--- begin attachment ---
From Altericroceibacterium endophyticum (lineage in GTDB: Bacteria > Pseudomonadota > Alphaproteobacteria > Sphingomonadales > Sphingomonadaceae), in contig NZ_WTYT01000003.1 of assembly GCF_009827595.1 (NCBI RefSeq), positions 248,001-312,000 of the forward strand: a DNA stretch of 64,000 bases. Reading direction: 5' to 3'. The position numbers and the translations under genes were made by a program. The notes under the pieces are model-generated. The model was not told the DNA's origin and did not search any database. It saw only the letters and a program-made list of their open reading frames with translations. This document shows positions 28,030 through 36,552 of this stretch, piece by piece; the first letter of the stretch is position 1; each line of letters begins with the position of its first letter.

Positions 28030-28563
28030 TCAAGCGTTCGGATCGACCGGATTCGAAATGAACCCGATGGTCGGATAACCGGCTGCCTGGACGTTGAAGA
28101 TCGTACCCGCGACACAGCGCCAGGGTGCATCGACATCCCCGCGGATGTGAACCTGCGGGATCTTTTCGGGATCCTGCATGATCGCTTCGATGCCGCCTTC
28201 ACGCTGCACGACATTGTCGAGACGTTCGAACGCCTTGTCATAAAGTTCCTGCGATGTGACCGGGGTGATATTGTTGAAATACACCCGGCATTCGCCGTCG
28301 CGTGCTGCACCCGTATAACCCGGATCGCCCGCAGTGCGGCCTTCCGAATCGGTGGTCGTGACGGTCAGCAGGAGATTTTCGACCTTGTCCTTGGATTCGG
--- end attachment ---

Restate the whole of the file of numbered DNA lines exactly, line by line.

From Altericroceibacterium endophyticum (lineage in GTDB: Bacteria > Pseudomonadota > Alphaproteobacteria > Sphingomonadales > Sphingomonadaceae), in contig NZ_WTYT01000003.1 of assembly GCF_009827595.1 (NCBI RefSeq), positions 248,001-312,000 of the forward strand: a DNA stretch of 64,000 bases. Reading direction: 5' to 3'. The position numbers and the translations under genes were made by a program. The notes under the pieces are model-generated. The model was not told the DNA's origin and did not search any database. It saw only the letters and a program-made list of their open reading frames with translations. This document shows positions 28,030 through 36,552 of this stretch, piece by piece; the first letter of the stretch is position 1; each line of letters begins with the position of its first letter.

Positions 28030-28563
28030 TCAAGCGTTCGGATCGACCGGATTCGAAATGAACCCGATGGTCGGATAACCGGCTGCCTGGACGTTGAAGA
28101 TCGTACCCGCGACACAGCGCCAGGGTGCATCGACATCCCCGCGGATGTGAACCTGCGGGATCTTTTCGGGATCCTGCATGATCGCTTCGATGCCGCCTTC
28201 ACGCTGCACGACATTGTCGAGACGTTCGAACGCCTTGTCATAAAGTTCCTGCGATGTGACCGGGGTGATATTGTTGAAATACACCCGGCATTCGCCGTCG
28301 CGTGCTGCACCCGTATAACCCGGATCGCCCGCAGTGCGGCCTTCCGAATCGGTGGTCGTGACGGTCAGCAGGAGATTTTCGACCTTGTCCTTGGATTCGG